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This is a question closely related to the one I posted two days ago.

Thanks to Christian Blatter's answer to that question, the limit (there are 9 limits here indeed.) $$ \lim_{y\to\xi}\frac{(\xi_i-y_i)(\xi_j-y_j)({{\xi}-y})\cdot n(y)}{|\xi-y|^5},\quad 1\leq i,j\leq 3,\tag{1} $$ does not exist in general. Here $S\subset{\mathbb R}^3$ is a surface which has a continuously varying normal vector, $\xi=(\xi_1,\xi_2,\xi_3)\in S$, $y=(y_1,y_2,y_3)\in S$, $n(y)$ is the unit normal vector at point $y$. Here $(\xi-y)\cdot n(y)$ is the dot product.

The key point in the counterexample is that the quotient is of order $\frac{1}{|\xi-y|}$. I am interested in the following "updated" limit: $$ \lim_{y\to\xi}\,[\psi_j(\xi)-\psi_j(y)]\frac{(\xi_i-y_i)(\xi_j-y_j)({{\xi}-y})\cdot n(y)}{|\xi-y|^5},\quad 1\leq i\leq 3,\tag{2} $$ where the Einstein summation convention is applied for $j$ here and $\psi_j:S\to{\mathbb R}$ is assumed to be $C^{\infty}$. Or without normalization, consider the limit $$ \lim_{y\to\xi}\,[\psi_j(\xi)-\psi_j(y)]\frac{(\xi_i-y_i)(\xi_j-y_j)({{\xi}-y})\cdot \frac{\partial y}{\partial\alpha}\times\frac{\partial y}{\partial\beta}}{|\xi-y|^5},\quad 1\leq i\leq 3,\tag{3} $$ where $y(\alpha,\beta)=(y_i(\alpha,\beta))_{1\leq i\leq3}$ is a parameterization of $S$.

Here is my question:

Does the updated limit (2) or (3) exist in general?

Intuitively, the $[\psi_j(\xi)-\psi_j(y)]$ term may compensate the order of the numerator. But I don't have an idea for the general case even for unit ball.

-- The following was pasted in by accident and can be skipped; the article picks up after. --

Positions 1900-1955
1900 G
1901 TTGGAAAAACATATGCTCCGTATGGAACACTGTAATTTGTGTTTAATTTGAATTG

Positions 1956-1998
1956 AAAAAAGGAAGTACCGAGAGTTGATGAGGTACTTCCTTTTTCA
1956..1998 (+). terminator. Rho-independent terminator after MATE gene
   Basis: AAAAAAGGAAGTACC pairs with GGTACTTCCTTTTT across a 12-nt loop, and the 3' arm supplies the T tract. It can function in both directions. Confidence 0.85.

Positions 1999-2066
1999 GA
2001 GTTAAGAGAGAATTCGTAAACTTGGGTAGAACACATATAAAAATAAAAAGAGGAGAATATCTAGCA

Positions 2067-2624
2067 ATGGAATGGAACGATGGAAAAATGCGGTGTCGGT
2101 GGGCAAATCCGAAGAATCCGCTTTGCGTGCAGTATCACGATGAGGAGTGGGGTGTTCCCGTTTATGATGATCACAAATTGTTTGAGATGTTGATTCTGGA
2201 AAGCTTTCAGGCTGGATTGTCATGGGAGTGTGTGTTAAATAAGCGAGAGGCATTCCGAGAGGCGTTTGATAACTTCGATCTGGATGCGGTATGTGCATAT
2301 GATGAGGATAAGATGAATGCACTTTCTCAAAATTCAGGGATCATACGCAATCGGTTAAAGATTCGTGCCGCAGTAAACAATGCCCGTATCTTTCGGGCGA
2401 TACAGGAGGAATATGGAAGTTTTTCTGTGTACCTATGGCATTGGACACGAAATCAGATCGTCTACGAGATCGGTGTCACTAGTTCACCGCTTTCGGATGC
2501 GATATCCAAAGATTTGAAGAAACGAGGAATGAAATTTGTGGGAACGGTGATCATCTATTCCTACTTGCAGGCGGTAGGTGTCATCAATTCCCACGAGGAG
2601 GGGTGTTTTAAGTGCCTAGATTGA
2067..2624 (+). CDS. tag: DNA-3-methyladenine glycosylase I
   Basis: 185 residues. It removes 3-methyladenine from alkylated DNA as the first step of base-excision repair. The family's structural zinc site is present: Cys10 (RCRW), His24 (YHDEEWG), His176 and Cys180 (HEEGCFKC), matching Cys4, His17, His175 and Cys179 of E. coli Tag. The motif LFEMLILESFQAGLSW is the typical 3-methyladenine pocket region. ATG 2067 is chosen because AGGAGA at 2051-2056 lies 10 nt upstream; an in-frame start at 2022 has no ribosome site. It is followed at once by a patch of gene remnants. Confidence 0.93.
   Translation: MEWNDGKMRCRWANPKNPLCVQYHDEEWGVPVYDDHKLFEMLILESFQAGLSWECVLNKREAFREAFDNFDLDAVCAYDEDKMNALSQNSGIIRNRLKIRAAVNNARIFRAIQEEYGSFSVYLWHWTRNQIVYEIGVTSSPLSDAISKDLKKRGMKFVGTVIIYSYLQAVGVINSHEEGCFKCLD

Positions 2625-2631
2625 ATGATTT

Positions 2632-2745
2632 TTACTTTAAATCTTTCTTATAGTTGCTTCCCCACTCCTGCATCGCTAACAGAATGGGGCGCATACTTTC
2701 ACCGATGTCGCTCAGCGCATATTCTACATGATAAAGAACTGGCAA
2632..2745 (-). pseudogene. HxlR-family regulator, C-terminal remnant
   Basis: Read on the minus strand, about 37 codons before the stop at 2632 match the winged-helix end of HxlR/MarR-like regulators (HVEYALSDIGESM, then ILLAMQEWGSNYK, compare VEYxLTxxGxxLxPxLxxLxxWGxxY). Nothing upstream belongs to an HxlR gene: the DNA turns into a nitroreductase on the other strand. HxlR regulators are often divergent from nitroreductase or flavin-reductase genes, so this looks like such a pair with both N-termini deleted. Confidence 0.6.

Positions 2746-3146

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The following does not solve the problem. Anyway, some effort for attacking it:

First of all, we parameterize the surface $\partial S$, and denote $y\in\partial S$ as $$ y(\alpha,\beta)=(y_1(\alpha,\beta),y_2(\alpha,\beta),y_3(\alpha,\beta)). $$ and $x=y(\alpha_0,\beta_0)$.

Without loss of generality, assume that $x=y(0,0)$. It follows that $$ \psi_j(y)-\psi_j(x)=\psi_{j}(y(\alpha,\beta))-\psi_j(y(0,0)) =\nabla\widetilde{\psi_{j}}(0,0)\cdot[\alpha,\beta]^T+O(\alpha^2+\beta^2) $$

where $\widetilde{\psi_{j}}=\psi_j\circ y^{-1}:{\mathbb R^2}\to{\mathbb R}$ What's more, $$ y_i(\alpha,\beta)-y_i(0,0)=\nabla y_i(0,0)\cdot[\alpha,\beta]^T+O(\alpha^2+\beta^2), $$ $$ |y(\alpha,\beta)-y(0,0)|=\sqrt{\sum_{i=1}^3(\nabla y_i(0,0)\cdot[\alpha,\beta]^T+O(\alpha^2+\beta^2))^2} $$ Denote $\nabla\widetilde{\psi_{j}}(0,0)=(a_j,b_j)$, $\nabla y_i(0,0)=(\lambda_i,\mu_i)$. Then we have $$ \psi_j(y)-\psi_j(x)=\psi_{j}(y(\alpha,\beta))-\psi_j(y(0,0)) =a_j\alpha+b_j\beta+O(\alpha^2+\beta^2) $$ $$ y_i(\alpha,\beta)-y_i(0,0)=\lambda_i\alpha+\mu_i\beta+O(\alpha^2+\beta^2), $$ $$ |y(\alpha,\beta)-y(0,0)|=\sqrt{\sum_{i=1}^3(\lambda_i\alpha+\mu_i\beta+O(\alpha^2+\beta^2))^2} $$

It seems that this kind of expansion does not help.

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up vote 0 down vote accepted

Thanks to @Robert's answer on MO, the limit generally do not exit.

The key point is that one should use a "special" parameterization of the surface in order to simplify the quotient.

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